- TOP PLAYERSOffensePABLO S. TORRE | August 20, 2012
- TAMPA BAY buccaneersENEMY lines WHAT A RIVAL COACH SAYSJune 28, 2012
- Faces in the CrowdJune 11, 2001
"There were people, going into this project, who were afraid of him," says Steve Neely, Levi's ad man at Foote, Cone & Belding in San Francisco. "He'd just done Do the Right Thing. Mo' Better Blues was just coming out, and people were wondering if it was going to be weird."
Levi's had Spike shoot a trial ad—he used two kids who speak fluently backwards—and the company was hooked. Notably, though, neither Spike's name nor his face was used in the televised ad, only his voice.
"Nike took a risk, I suppose," says Riswold, "but that risk probably appealed to some people, especially [Nike president] Phil Knight. He likes to keep people on their toes."
What both Levi's and Nike found out is that Spike sells. "Part of what makes him work in the core market we're going after [14 to 24 years old] is his rebelliousness and candor," says Levi's Dan Chew. "If anything, it's helped."
What makes the Nike ads work is pure Walter Mitty. Here is the world's biggest sports fan getting in some serious hang time with the world's biggest sports star. It's midget observing miracle, and every short guy who could never jump—white or black—relates. We all know that there isn't a shoe made that's going to help us dunk (who has less of a chance of dunking than Mars?), so we're in it for the laughs. In this way, neither Spike nor Mike is stained as a geeky shoe salesman. Hey, they were probably wearing the shoes in the first place.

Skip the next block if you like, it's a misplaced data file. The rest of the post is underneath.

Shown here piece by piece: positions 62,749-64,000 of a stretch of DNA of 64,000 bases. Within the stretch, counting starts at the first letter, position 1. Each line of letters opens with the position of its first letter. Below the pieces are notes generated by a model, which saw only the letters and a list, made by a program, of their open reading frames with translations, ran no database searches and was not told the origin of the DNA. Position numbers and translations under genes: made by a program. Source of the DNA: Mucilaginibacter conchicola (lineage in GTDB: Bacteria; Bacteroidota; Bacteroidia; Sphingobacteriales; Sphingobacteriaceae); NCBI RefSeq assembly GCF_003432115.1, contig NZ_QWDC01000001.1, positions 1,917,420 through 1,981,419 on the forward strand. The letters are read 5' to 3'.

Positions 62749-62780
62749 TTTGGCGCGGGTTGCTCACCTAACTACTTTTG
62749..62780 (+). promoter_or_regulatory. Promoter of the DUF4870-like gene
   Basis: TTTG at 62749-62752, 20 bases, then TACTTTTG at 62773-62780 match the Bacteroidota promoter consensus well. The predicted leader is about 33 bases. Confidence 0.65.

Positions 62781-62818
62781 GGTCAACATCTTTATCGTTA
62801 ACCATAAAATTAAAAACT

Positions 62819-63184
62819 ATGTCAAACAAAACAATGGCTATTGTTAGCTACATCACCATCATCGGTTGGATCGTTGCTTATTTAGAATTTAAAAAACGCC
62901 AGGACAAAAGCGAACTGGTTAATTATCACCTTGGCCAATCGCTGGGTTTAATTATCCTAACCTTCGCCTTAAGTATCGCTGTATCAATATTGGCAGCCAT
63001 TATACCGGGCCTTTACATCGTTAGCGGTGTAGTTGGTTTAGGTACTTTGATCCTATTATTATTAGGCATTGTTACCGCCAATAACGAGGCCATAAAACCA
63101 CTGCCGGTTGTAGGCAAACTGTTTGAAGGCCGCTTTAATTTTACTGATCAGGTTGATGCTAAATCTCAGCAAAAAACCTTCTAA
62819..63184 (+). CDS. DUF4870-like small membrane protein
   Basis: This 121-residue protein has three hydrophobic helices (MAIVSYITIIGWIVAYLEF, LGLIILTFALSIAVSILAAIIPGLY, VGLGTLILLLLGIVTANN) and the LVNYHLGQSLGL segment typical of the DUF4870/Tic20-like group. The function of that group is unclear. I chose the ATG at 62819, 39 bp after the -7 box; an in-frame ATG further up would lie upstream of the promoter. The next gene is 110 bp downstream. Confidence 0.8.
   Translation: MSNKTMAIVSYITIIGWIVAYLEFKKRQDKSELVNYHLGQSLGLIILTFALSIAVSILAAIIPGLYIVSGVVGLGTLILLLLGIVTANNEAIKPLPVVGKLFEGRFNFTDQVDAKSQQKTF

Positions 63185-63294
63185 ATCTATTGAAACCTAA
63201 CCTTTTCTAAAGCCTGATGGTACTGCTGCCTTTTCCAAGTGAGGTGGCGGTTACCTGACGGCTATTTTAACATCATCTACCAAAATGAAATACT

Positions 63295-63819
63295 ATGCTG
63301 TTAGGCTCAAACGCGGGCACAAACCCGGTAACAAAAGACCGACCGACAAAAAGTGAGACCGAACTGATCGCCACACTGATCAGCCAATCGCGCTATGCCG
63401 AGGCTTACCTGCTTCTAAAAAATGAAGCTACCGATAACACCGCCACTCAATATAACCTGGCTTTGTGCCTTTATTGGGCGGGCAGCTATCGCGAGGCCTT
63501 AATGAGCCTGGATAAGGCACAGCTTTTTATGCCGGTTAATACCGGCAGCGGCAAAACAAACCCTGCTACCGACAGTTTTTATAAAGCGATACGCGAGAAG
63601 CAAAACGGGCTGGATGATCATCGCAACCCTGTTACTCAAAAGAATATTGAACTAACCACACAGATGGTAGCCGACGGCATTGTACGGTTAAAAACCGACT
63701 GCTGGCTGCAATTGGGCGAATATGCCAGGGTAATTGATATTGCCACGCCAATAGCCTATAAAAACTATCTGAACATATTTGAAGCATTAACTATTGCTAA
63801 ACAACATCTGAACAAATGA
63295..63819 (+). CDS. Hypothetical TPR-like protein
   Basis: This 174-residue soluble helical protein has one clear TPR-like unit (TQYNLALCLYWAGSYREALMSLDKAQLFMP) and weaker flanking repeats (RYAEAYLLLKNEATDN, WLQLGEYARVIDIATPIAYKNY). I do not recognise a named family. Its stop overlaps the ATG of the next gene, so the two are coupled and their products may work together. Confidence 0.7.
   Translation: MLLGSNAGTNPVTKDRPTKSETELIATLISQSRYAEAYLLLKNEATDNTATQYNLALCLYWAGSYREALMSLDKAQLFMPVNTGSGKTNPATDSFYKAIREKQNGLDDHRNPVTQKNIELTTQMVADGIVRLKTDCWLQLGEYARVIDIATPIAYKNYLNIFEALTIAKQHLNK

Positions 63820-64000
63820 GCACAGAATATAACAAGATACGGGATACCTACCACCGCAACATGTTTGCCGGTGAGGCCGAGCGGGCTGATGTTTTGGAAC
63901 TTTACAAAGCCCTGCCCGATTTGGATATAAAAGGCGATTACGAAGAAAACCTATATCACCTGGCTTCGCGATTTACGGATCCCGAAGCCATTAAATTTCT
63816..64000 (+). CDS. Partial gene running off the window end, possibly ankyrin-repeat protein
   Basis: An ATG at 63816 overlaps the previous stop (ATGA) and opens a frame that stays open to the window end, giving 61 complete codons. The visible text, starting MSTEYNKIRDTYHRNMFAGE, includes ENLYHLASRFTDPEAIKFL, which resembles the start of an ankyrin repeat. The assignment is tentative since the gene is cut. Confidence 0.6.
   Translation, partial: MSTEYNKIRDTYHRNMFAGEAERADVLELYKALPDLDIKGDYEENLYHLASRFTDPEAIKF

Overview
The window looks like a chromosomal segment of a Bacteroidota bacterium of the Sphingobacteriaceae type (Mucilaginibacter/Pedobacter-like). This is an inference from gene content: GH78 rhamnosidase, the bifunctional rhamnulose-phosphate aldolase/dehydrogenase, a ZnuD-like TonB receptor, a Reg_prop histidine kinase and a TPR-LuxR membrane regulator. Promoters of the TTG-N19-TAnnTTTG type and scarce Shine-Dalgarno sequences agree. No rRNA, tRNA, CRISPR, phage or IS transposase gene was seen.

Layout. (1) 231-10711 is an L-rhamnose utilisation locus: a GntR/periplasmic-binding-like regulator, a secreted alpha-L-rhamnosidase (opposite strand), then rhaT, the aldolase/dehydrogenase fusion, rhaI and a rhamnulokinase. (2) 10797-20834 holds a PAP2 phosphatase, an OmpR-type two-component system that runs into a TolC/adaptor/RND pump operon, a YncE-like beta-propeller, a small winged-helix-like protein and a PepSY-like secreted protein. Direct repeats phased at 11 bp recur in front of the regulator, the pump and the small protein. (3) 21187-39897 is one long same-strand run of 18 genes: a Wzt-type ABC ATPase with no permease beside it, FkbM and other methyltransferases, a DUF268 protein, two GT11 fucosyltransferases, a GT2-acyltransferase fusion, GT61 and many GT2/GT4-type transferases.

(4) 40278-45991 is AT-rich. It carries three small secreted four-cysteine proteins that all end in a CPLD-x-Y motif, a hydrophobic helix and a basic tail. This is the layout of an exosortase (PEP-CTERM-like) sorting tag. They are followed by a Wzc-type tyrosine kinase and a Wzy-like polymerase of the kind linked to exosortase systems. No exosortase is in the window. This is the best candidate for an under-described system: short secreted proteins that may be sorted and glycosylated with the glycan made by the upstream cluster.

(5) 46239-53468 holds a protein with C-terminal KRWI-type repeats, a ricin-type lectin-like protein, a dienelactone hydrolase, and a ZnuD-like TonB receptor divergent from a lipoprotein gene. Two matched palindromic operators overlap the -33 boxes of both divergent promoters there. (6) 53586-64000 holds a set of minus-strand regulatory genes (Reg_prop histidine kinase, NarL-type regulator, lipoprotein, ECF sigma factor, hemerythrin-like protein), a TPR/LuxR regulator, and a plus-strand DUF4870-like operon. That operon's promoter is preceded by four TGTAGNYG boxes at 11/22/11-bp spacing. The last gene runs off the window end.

Riswold: "I think every ad leaves this ultimate fan trying to decide which he likes more, Jordan or the Jordans, the player or the shoes." Even better, Nike lets Spike poke fun at not only Jordan but Nike itself. Whether it's Mars asking, "Yo, Money, what makes you the best player in the universe? Is it the shoes?" or Jordan trying to understand a "limited earth orbit" or Jordan dressing up as Spike in the wish-from-a-genie spot, each ad is designed to show Jordan to be as human as Mars. Hey, these pro guys are tall enough without standing on a pedestal.
The Spike and Mike Show has left Nike's competitors in the $5.5 billion sneaker industry with their leather tongues hanging out. Now, instead of just hawking their own shoes, the other companies are chasing the leader. "Air out" is the new catchphrase with which Reebok assaults Jordans. "Hot air" is Converse's. Even Magic is trying to go street chic, though in his L.A. Gear advertisement he comes off as Millionaire Taking Drive to Ghetto. "I like Magic," says Spike. "But those ads suck."
And, yo, even 6'10" basketball coaches like to hang with Spike. Here come Mutt and Jeff now, Thompson and Spike chatting in the innards of the Meadowlands, Thompson's huge arm resting on Spike's shoulder yards below. And you can hear Spike saying, "Coach, two? On the 24th? O.K. coach? Two?"
Georgetown will be at St. John's next Saturday.